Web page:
By now you've seen the commercial from Nike (NYSE: NKE). If you haven't, you've probably heard about it. Or been forwarded a parody of it.

Call me little Cindy Lou of NikeTown, because I love this commercial. Only a marketing Grinch could hate it.

Most of Nike's commercials are great, with their striking images and swoosh logo at the end. The great thing about this ad, however, was that it accomplished several things.

The commercial is emotional. Here's the voice of his deceased father asking Tiger to reflect on what he learned. If you saw Field of Dreams, you know the power of communication between a dead father and his living son. So the ad speaks to men, even though the men I know don't care what Tiger did, though they'd never admit that to their wives.  Ahem.

Then we have the commercial's viral nature. There's no way to tell if the ad geniuses knew people would add their own voiceovers and make parodies. Of course, that's what they hoped for, since it gives the ad an extended life.

All of that is excellent, but the coup de grace is that the ad got people talking. It got media coverage. And it all leads to one crowning achievement: Nike gets its brand in people's faces over and over and over again. It isn't just a clever one-off you see during the Super Bowl, despite how funny the Anheuser-Busch (NYSE: BUD) Budweiser commercials are, or even Dave and Oprah promoting CBS (NYSE: CBS). While those ads are fine as far as they go, they aren't pervading consumer consciousness the way Nike ads can at their best.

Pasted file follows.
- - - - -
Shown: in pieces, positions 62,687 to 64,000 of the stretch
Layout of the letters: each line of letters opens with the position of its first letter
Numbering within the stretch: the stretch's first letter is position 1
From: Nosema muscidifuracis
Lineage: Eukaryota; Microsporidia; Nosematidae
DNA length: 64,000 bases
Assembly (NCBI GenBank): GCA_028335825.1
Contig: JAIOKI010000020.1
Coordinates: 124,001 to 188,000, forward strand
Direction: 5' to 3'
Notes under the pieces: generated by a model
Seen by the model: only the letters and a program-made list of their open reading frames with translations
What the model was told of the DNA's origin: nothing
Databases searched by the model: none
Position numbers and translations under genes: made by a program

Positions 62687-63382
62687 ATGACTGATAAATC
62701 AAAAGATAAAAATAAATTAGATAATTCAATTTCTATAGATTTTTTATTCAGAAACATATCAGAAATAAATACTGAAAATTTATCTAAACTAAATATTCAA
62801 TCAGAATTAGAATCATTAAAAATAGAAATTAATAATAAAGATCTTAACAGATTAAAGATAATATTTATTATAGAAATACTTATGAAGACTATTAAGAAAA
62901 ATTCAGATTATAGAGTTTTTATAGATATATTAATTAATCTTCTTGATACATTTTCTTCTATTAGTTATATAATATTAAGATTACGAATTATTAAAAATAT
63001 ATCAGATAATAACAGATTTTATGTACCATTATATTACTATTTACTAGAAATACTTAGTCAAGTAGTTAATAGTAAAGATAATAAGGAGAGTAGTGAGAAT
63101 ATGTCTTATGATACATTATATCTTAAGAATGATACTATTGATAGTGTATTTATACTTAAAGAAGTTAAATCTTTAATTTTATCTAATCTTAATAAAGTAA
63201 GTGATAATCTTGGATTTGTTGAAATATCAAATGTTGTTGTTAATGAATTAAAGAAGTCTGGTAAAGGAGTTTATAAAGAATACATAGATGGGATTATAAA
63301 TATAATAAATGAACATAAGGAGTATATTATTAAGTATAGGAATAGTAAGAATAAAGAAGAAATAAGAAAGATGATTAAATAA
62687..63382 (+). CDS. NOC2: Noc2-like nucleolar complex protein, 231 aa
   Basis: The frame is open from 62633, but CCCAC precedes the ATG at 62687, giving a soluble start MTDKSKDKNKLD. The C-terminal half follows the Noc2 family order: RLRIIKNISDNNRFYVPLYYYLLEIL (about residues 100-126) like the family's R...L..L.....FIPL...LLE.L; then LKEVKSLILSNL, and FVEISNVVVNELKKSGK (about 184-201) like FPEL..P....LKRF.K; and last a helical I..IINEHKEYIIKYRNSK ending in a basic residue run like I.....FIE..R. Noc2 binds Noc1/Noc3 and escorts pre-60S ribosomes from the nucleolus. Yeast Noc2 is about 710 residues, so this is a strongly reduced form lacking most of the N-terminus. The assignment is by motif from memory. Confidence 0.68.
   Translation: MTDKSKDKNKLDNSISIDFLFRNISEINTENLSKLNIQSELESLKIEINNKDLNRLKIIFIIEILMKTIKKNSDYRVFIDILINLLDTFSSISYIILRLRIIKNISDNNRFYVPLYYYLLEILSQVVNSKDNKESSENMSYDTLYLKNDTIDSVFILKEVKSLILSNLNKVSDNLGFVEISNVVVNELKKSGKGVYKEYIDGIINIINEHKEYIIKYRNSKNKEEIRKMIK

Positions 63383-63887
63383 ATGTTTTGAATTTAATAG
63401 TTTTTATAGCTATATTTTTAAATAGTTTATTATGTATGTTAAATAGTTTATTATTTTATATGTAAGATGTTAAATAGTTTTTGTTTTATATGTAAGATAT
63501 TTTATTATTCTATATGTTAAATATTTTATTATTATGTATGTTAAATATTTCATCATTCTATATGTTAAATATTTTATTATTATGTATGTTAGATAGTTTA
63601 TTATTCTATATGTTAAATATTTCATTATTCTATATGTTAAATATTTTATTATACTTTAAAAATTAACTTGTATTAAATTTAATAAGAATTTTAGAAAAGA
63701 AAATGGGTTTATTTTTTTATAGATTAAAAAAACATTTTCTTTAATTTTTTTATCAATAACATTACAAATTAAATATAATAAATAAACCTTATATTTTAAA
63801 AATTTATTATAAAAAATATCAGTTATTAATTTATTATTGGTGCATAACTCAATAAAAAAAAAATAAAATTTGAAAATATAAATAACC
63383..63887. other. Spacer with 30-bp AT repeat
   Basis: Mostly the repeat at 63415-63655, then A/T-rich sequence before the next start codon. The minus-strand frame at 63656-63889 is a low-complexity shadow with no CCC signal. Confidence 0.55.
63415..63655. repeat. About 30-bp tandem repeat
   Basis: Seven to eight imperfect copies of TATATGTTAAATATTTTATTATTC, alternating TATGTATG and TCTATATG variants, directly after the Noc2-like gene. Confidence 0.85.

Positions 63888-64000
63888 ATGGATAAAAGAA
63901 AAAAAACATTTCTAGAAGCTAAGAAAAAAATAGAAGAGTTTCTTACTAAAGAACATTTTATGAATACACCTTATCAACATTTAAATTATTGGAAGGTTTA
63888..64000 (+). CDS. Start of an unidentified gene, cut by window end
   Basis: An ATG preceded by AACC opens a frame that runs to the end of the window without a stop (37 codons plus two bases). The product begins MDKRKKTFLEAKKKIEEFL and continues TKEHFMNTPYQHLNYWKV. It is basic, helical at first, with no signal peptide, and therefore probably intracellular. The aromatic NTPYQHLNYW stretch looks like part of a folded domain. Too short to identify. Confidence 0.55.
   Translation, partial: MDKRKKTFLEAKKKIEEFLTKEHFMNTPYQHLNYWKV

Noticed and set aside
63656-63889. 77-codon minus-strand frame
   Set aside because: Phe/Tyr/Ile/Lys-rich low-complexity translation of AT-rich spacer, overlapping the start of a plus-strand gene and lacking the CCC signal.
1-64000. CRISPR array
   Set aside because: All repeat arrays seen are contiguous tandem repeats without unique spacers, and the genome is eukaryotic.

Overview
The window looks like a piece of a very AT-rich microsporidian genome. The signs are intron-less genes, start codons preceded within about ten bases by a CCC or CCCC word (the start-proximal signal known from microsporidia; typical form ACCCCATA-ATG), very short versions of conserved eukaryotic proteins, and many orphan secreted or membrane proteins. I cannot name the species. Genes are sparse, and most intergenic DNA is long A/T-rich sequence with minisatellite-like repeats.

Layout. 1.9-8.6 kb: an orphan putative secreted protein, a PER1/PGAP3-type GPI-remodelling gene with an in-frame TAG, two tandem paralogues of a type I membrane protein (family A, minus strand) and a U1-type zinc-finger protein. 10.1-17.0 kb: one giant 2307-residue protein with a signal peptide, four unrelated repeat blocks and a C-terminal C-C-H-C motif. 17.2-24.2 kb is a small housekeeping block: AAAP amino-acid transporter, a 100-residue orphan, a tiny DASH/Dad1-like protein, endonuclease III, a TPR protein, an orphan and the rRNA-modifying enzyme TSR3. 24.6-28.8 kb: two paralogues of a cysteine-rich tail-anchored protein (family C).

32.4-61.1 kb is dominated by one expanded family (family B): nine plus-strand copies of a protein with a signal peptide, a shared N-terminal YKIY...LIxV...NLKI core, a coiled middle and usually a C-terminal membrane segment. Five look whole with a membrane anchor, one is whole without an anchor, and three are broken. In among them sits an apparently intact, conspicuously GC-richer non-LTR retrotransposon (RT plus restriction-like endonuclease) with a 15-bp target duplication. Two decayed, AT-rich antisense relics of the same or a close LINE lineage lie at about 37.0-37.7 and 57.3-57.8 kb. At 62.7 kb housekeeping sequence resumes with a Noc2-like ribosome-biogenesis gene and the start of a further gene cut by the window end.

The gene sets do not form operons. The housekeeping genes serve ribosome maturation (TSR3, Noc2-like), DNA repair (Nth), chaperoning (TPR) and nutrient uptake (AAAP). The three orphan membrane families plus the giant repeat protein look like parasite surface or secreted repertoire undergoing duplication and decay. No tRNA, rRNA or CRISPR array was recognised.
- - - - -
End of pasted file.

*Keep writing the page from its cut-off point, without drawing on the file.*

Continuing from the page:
As the saying goes, there's no such thing as bad publicity.

No, you see or hear about this Nike ad repeatedly, and each time the word "Nike" is mentioned. I've never seen that happen with an ad from Skechers (NYSE: SKX), Crocs (Nasdaq: CROX) or Heelys (Nasdaq: HLYS). In fact, I can't recall ads for any of those brands. The ubiquitous Nike brand seems to dominate the space.

In a world where sportswear is a commodity, the business becomes about differentiating your brand. That is why I would always consider the Nike juggernaut first whenever I'm thinking about adding retail stocks to my portfolio. That's the type of brand recognition that has led to Nike compounding earnings at a 32% annual clip in the five years ending May 2008.

I know Nike would help repair my image if I happen to stumble into the mud.  They will do commercials for regular folks, right?

Uh, right?

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Rick Steier owns no stocks mentioned in this article. The Motley Fool has a disclosure policy.